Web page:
What all this has to do with fornication is unclear, but I can’t help but notice some resemblance between the tree of spikes and the tree of knowledge of good and evil in Genesis. Apparently, whether you’re just about to sin or whether you’ve been wallowing in debauchery for years, there’s going to be a tree that has something to say about it.
One question that bears asking any time there’s a depiction of hell, is whether it is meant to be taken literally, or whether it is intended as a figurative representation of things experienced during life. As with Biblical literalists, there’s probably plenty of Buddhists who would insist that the straight-up, literal interpretation is the correct one (although with Buddhist hell you get a break, because it’s not permanent. You just stay there until you work through your bad karma), but I’ve always been one for more nuanced interpretations.
The most interesting description I’ve come across yet of the sword trees comes from The Essentials of Pure Land Rebirth, work completed in 985 by Genshin, a priest of the Japanese Tendai school. In it, the tree torture is described thusly:
“Sometimes the hell wardens seize the victims and put them into a forest of sword blades. As they look up to the top branches of the trees in this forest they see beautiful and well-dressed women, indeed the faces of those whom once they loved. This fills them with joy and so they try to climb up the trees, but when they do so the branches and leaves all turn into swords, which lacerate the flesh and pierce and pierce the bones. Though they are terrorized by this, their evil karma still drives them on in their desire and, defying the swords, they climb on. But when they reach the top they find the object of their desire below on the ground luring them to come down, and each one saying to the lover on the tree: ‘Because of the karma created by my passions for you I have come to this place. Why do you not come near me and embrace me?’ Thus each one from beneath the trees allures her victim till the latter, in his infatuation, begins to climb down the tree again. But as they descend the leaves of the trees, which are made of swords, turn upward and thus lacerate their bodies. When they are about to reach the ground, the women appear on the tops of the trees. Then the victims, overcome with passion, again climb up. This process goes on for ten trillion years. The cause of being thus deceived in this hell by one’s own heart and the consequent suffering is one’s own evil passion.”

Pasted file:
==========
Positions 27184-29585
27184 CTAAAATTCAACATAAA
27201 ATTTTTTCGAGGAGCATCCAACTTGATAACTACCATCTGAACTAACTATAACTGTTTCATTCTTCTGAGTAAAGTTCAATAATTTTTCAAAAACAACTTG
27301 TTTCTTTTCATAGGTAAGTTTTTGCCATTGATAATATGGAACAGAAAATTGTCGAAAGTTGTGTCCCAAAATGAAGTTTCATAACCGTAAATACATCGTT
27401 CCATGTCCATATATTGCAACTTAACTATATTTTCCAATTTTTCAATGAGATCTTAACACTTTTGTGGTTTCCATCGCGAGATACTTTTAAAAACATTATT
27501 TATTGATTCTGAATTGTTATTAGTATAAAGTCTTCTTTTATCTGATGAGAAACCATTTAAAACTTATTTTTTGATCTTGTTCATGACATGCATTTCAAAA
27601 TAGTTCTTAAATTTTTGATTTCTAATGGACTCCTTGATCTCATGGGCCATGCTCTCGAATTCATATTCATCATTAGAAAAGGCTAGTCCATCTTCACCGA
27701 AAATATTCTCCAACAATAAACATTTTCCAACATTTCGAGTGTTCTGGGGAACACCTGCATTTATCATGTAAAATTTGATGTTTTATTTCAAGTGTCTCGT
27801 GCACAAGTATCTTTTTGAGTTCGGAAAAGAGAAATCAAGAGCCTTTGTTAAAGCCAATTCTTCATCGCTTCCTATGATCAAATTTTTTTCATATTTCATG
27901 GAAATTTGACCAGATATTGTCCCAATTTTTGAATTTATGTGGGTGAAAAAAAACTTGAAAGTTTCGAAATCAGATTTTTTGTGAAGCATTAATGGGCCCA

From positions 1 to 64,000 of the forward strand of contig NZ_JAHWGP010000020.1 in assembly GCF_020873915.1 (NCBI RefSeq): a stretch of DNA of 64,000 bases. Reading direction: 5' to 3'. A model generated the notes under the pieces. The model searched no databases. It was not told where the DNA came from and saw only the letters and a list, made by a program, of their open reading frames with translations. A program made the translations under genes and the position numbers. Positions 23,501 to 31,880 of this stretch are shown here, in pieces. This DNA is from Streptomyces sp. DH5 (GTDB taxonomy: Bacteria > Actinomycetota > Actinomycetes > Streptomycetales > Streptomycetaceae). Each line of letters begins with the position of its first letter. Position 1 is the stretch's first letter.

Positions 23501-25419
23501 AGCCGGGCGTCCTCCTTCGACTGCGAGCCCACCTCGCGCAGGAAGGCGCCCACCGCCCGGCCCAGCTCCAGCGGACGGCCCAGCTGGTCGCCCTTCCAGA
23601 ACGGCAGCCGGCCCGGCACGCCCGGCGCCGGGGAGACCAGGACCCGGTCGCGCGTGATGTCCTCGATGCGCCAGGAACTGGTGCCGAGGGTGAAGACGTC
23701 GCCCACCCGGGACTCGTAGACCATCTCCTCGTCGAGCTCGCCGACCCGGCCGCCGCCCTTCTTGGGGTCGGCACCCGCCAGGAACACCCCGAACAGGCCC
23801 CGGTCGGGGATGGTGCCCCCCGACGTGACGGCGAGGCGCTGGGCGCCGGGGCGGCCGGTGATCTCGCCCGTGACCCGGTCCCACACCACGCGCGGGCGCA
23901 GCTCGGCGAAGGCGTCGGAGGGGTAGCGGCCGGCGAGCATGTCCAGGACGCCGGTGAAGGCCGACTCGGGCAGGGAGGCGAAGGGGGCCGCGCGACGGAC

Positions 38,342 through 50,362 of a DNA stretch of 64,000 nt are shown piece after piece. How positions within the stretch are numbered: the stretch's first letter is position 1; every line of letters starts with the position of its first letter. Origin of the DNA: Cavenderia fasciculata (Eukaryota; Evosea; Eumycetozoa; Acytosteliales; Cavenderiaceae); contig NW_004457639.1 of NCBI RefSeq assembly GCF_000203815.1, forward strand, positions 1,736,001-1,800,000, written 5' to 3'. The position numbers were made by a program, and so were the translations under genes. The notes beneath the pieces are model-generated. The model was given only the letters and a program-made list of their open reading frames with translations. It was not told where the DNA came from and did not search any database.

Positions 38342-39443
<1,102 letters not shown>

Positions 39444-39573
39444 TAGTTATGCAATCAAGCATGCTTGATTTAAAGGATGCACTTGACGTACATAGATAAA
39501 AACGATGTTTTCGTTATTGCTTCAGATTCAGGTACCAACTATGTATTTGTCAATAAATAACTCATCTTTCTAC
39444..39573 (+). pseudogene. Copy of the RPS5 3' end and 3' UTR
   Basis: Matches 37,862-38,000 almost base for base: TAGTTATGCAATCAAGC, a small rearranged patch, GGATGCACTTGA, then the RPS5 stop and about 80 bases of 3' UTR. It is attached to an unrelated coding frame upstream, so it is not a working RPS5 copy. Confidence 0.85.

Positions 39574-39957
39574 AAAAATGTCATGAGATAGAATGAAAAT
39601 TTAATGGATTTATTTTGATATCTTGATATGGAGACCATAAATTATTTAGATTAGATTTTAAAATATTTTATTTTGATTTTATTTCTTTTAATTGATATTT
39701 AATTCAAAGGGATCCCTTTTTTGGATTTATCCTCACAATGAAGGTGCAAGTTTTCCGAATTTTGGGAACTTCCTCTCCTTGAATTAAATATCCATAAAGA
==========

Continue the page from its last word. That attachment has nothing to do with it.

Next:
Note, the absence of hell guards at the base of the tree (they seem to serve just to throw their victims into the forest, and then leave them to torture themselves). The tormented souls are free to stop climbing the tree at any time, but, they don’t, driven on instead by their own craving. To me, this version of the sword trees serves as a great illustration of Buddhist hell as a hell of the mind. Plus, it’s just a great image. Kind of like a messed up Jack and the Beanstalk story, on an endless loop.